The main point of contention at COP26, and decades of climate negotiations, has been balancing emissions reductions with economic growth. This tension has created a gap between some countries that are willing to set ambitious climate policies and other countries not willing or able to make the sacrifice. As a result, industries, and their emissions, move to countries with less stringent policies. To confront this challenge, the European Union is considering carbon border adjustments—taxes on imports and rebates on exports. Every major carbon price proposal in the United States includes a similar mechanism. But are these tweaks effective? A new analysis outlines the optimal climate policy nations could implement to maximize global emissions reductions and minimize economic impacts.
“When industries leave, they take their emissions with them—delivering a one-two punch of economic losses while having little impact on global climate change,” says the study’s co-author David Weisbach, Walter J. Blum Professor of Law at the University of Chicago Law School. “The best climate policy would balance trade and economic concerns while optimizing emissions reductions. Achieving that optimal policy is actually quite straightforward.”
Weisbach and his co-author Samuel Kortum from Yale University test what makes an optimal policy. They find that such a policy is one that combines taxes on the supply and demand for fossil fuels to control the price of energy in regions without strong policies. This is important because if the price of energy swings low, the cost to produce goods abroad is cheaper, and if it swings high, countries with less stringent policies would be inclined to extract more energy because they would make more money doing so. Combining taxes on the supply and demand allows the effects on the global energy price to be offset. With little impact on the price of energy, trade can continue uninterrupted.
To implement this policy would involve 1) imposing a tax on domestic extraction (supply) and 2) combining that with production and consumption taxes (demand) through border adjustments on fossil fuels—taxes on fossil fuel imports and rebates on fossil fuel exports—as well as border adjustments on other imports (according to their energy content). The border adjustments would be at a lower rate than the extraction tax rate. This feature shifts a portion of the tax downstream to production and consumption, but because it is at a lower rate, maintains a portion of the extraction tax. Further, the optimal policy would include a 3) subsidy for exports to ensure that there is still the incentive for producing low-carbon goods, and even expands the export of such goods.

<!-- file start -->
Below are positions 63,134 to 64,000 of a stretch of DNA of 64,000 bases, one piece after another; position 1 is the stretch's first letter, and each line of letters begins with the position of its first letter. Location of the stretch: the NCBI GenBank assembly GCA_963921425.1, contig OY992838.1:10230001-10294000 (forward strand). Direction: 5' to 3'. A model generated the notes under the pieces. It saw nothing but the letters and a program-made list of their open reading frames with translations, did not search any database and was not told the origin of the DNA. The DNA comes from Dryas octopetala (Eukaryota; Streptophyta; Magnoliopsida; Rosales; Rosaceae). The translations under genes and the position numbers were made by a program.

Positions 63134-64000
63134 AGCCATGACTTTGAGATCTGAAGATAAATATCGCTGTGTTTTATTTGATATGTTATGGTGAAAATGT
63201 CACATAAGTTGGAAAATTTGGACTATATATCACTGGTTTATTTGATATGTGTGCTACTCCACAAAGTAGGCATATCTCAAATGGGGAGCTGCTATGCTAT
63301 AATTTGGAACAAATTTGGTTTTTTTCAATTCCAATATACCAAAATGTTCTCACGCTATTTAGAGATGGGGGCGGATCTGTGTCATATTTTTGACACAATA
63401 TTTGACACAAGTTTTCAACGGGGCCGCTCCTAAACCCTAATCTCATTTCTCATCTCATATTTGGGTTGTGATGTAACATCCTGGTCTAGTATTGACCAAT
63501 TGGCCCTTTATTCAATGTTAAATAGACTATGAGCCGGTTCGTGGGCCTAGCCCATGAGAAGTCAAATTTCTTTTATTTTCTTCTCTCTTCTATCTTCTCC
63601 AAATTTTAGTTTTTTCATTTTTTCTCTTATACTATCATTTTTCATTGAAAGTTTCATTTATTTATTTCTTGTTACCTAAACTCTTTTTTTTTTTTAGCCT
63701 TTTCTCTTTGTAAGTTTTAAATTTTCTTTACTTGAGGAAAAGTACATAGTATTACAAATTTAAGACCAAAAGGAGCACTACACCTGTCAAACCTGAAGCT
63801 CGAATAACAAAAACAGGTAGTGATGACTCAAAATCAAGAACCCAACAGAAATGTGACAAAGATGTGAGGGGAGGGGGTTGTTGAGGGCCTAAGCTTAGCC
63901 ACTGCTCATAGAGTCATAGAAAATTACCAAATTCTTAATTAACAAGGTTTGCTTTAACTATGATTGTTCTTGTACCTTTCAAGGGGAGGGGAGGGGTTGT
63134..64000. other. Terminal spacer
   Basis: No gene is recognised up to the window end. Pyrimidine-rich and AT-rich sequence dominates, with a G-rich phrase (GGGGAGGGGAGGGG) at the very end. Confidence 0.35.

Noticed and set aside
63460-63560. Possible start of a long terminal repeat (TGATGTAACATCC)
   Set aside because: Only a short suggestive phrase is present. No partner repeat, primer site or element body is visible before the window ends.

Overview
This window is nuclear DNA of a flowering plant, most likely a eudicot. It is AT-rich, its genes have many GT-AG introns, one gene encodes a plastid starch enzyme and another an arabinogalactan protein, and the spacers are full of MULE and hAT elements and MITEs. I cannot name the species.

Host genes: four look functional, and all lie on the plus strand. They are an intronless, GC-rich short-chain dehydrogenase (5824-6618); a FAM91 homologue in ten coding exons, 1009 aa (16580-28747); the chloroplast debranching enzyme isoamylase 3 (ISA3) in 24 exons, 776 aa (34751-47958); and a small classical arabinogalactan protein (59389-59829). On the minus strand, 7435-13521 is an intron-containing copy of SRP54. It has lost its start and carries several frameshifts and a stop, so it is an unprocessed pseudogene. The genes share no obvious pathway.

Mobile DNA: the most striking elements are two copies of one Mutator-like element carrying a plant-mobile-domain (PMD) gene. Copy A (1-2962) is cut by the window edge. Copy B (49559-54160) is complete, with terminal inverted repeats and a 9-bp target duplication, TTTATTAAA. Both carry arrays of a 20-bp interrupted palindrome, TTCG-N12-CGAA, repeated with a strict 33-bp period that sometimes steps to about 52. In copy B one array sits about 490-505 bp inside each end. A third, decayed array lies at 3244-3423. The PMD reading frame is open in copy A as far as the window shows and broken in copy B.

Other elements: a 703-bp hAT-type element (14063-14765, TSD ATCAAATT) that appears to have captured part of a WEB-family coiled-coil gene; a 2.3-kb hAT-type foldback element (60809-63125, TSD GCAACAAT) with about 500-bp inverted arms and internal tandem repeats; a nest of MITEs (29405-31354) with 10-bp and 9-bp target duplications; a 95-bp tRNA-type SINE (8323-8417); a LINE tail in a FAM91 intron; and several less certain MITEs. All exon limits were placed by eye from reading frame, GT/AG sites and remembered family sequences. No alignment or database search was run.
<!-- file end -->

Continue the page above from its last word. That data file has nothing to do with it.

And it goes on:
The study goes on to compare the optimal policy to more conventional policies, such as taxes on emissions from domestic production or those taxes combined with border adjustments. The optimal policy can achieve two to three times the emissions reductions for the same cost as the conventional policies. Moreover, relatively simple policies built on the underlying principles of the optimal policy also significantly outperform conventional policies. In particular, a tax on domestic extraction combined with border adjustments on imports and exports of fossil fuels (but not other imports and leaving out the subsidy for exports) performs nearly as well as the optimal policy.
“This optimal climate policy, or conventional approaches that behave similarly, in effect encourage trading partners to take similar steps to reduce the trade of fossil fuels and to reduce the energy content of the products they trade,” says Kortum, the James Burrows Moffatt Professor of Economics at Yale University. “This could have a domino effect on climate policies globally.”